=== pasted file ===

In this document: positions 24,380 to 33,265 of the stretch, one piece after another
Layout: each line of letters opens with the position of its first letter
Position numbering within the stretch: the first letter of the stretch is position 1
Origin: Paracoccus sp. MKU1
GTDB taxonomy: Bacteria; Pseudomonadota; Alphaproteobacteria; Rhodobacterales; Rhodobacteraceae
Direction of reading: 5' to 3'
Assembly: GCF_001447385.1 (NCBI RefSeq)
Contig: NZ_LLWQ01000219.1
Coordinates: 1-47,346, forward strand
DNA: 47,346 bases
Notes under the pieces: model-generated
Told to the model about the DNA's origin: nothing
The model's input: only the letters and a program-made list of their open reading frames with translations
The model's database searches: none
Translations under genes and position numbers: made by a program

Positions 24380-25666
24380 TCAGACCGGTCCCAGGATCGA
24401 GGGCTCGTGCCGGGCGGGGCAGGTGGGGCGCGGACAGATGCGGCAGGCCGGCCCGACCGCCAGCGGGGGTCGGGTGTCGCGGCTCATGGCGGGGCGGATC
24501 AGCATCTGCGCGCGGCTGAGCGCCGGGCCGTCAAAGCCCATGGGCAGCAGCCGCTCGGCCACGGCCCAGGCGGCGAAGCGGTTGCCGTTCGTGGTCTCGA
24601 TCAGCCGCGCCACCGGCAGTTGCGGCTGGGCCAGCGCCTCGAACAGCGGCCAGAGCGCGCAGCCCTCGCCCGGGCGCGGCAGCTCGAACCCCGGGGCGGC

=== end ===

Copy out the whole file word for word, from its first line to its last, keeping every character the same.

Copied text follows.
In this document: positions 24,380 to 33,265 of the stretch, one piece after another
Layout: each line of letters opens with the position of its first letter
Position numbering within the stretch: the first letter of the stretch is position 1
Origin: Paracoccus sp. MKU1
GTDB taxonomy: Bacteria; Pseudomonadota; Alphaproteobacteria; Rhodobacterales; Rhodobacteraceae
Direction of reading: 5' to 3'
Assembly: GCF_001447385.1 (NCBI RefSeq)
Contig: NZ_LLWQ01000219.1
Coordinates: 1-47,346, forward strand
DNA: 47,346 bases
Notes under the pieces: model-generated
Told to the model about the DNA's origin: nothing
The model's input: only the letters and a program-made list of their open reading frames with translations
The model's database searches: none
Translations under genes and position numbers: made by a program

Positions 24380-25666
24380 TCAGACCGGTCCCAGGATCGA
24401 GGGCTCGTGCCGGGCGGGGCAGGTGGGGCGCGGACAGATGCGGCAGGCCGGCCCGACCGCCAGCGGGGGTCGGGTGTCGCGGCTCATGGCGGGGCGGATC
24501 AGCATCTGCGCGCGGCTGAGCGCCGGGCCGTCAAAGCCCATGGGCAGCAGCCGCTCGGCCACGGCCCAGGCGGCGAAGCGGTTGCCGTTCGTGGTCTCGA
24601 TCAGCCGCGCCACCGGCAGTTGCGGCTGGGCCAGCGCCTCGAACAGCGGCCAGAGCGCGCAGCCCTCGCCCGGGCGCGGCAGCTCGAACCCCGGGGCGGC